Does Appearance Matter?

by | Aug 29, 2016

The kind of experiences I had and routinely faced, discriminated and known for ‘mongoloid’ looks is something that forced me to think that perhaps villagers would consider me an outsider. It would take some time to make them feel that I am one of them. Coincidentally, day 1 of Rural Immersion module during the Induction Training gave me a chance to go out and experience how villagers of Udaipur would react to facial features distinct from their own.

So I walked out to a village called Sapata with an intent to break my stereotype. With this mission, I started with speaking to a random man called Shehgan, found at the first mechanic shop I encountered. I asked him about the village after which he enquired about where I belonged to. I asked him to guess so I could know what he thought. He perceived me as Chinese. On inquiring the reason for his assumption, he attributed it to my looks and not the clothing, even apologized saying that he was not aware. This apology came as a pleasant surprise to me as usually people don’t realize it when they make such comments without knowing complete story. With that feeling I continued to walk towards the residential area of village Sapata where I saw this bunch of giggling, energetic school girls passing by. I stopped them to make another attempt to break my stereotype. I began with asking them about their school, their interests and things like how far they travel to reach their school. After which I asked them where do you think I am from, one of them said “Nepal se lagtey ho” and kept smiling. On insisting her to answer what differentiates me from the others is when she said you are fair and have big eyes (I laughed a little inside). After a good long conversation I told them that I am from a state called Uttarakhand which is in India itself to which they did not believe me to some extent. Then I pretended and said “I am planning to shift to Udaipur and will i be able to get a place to stay in your community” to which they cheerfully said yes.

They said they have not seen anyone discriminating with outsiders here but somewhere I could also sense their fabricated answer. Then even the last conversation which was with a boy from the 7th grade did not break my stereotype, rather got reinforced. But this time the answer I got was from a child’s perspective. He said there is a TV channel called Nick and his exact words were “there I get to see lot of people like you and also in the celebration mall people like you work there.”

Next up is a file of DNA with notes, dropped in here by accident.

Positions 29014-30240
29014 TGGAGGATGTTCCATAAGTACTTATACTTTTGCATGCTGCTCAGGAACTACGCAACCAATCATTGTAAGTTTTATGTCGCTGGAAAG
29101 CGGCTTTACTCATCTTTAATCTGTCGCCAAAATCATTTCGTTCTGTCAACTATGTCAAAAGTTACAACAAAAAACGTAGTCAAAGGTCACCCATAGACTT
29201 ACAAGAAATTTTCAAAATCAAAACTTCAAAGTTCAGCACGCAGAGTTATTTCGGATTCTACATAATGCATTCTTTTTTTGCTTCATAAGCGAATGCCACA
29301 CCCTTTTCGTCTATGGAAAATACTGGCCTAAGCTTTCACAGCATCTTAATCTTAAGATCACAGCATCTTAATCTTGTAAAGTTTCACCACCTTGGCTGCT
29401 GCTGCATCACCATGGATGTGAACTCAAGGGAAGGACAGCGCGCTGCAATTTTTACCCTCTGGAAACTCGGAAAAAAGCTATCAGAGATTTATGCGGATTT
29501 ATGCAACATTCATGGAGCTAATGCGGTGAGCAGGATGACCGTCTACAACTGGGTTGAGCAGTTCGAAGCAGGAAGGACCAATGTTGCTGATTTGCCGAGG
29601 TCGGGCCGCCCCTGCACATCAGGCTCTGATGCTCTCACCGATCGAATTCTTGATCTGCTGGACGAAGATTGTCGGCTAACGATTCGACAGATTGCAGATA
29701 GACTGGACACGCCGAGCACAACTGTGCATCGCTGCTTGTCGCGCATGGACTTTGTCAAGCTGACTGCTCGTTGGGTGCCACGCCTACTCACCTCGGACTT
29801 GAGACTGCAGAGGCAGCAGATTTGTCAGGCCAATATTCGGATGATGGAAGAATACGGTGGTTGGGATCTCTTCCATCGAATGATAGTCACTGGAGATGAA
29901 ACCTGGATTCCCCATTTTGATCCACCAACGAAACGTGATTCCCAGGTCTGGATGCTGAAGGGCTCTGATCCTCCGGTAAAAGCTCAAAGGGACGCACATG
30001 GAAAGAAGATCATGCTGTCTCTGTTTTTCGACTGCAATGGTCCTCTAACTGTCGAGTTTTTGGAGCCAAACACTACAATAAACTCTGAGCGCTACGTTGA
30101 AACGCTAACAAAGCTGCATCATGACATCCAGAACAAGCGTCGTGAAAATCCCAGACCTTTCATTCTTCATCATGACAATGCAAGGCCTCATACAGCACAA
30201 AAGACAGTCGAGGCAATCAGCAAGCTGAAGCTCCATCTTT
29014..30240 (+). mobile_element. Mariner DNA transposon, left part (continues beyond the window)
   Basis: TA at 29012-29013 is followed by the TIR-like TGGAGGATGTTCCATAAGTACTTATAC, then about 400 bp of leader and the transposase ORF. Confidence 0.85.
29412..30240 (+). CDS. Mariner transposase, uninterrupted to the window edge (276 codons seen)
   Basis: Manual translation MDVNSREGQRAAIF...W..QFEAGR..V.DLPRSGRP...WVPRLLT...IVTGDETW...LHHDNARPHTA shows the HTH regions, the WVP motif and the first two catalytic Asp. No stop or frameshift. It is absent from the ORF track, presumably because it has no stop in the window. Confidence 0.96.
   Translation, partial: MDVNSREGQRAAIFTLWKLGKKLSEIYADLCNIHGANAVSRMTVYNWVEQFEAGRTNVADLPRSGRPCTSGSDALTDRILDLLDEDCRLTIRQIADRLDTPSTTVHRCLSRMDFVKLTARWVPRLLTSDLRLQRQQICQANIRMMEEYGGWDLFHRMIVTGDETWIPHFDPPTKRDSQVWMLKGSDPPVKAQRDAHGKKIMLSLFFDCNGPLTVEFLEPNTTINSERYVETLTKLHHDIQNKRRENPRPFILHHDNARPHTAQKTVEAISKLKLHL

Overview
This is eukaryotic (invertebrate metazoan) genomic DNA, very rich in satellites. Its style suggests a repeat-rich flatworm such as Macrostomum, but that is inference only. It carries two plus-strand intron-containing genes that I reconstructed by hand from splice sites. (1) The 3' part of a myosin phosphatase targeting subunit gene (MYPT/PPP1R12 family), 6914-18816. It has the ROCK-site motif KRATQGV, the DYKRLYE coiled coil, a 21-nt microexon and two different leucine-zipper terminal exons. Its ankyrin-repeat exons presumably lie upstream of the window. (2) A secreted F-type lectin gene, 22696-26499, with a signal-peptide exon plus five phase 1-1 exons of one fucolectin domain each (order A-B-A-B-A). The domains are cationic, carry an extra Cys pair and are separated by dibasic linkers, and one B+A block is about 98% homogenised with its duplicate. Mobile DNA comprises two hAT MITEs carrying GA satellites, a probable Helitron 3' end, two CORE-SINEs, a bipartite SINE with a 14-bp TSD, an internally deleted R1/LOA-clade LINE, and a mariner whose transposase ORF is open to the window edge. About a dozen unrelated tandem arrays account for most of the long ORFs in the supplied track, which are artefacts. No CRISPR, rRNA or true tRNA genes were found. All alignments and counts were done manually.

I don’t blame a child to know any other version of this story, of the way people look and who they area, because what he knew was what he saw in the television. Maybe I would blame the people around him to not allow him to know more stories. And this is not just the case with rural India. Even the educated ones in the cities think alike and always end up passing comments without knowing anything. How many of us look at people from the North, the North East or the South, anyone who is different from us in any way and alienate them in our minds. The atrocities in different cities are living proof of that. Maybe we need to be more aware of the demography of India. The kind of reaction i got from many of them was more or less similar to what I have experienced so far in all the cities, places I have been to. This leaves me with the question can something really bring a change in the mindsets of people?

Stay in the loop…

Latest stories and insights from India Fellow delivered in your inbox.


  1. Swati Saxena

    It might sound extremely simplified but ‘it’s their loss (and fault), not yours’.

  2. Ishita Akhoon

    Loved to hear your side of the story !!

  3. Sonali

    When people make such comments on us, for them it is just a normal question but they don’t realise mostly what impression we are getting from the society. #PrevailingDiscrimination . Well addressed writing.

  4. Tenzin chogyal bhotia

    Wonderful is all i can say dear!
    Through your blog, one thing could be said “people around different corners of the world, may have different vison about Steriotype, but unite we stand we are entity of this sweet motherland “INDIA”
    Cheerio..Go Girl 👍🏻😊

  5. Anupama Pain

    I think categorization and labeling is perhaps the more hazardous thing in our society, more than caste and gender discrimination. While i do not know if given the complex times we live in, is it even possible to survive without doing it, if we ourselves will ever be able to get rid of the habit of name keeping – but it is always interesting to read from the point of view of someone who experiences it. Thank you for sharing this.


Submit a Comment

Your email address will not be published. Required fields are marked *

%d bloggers like this: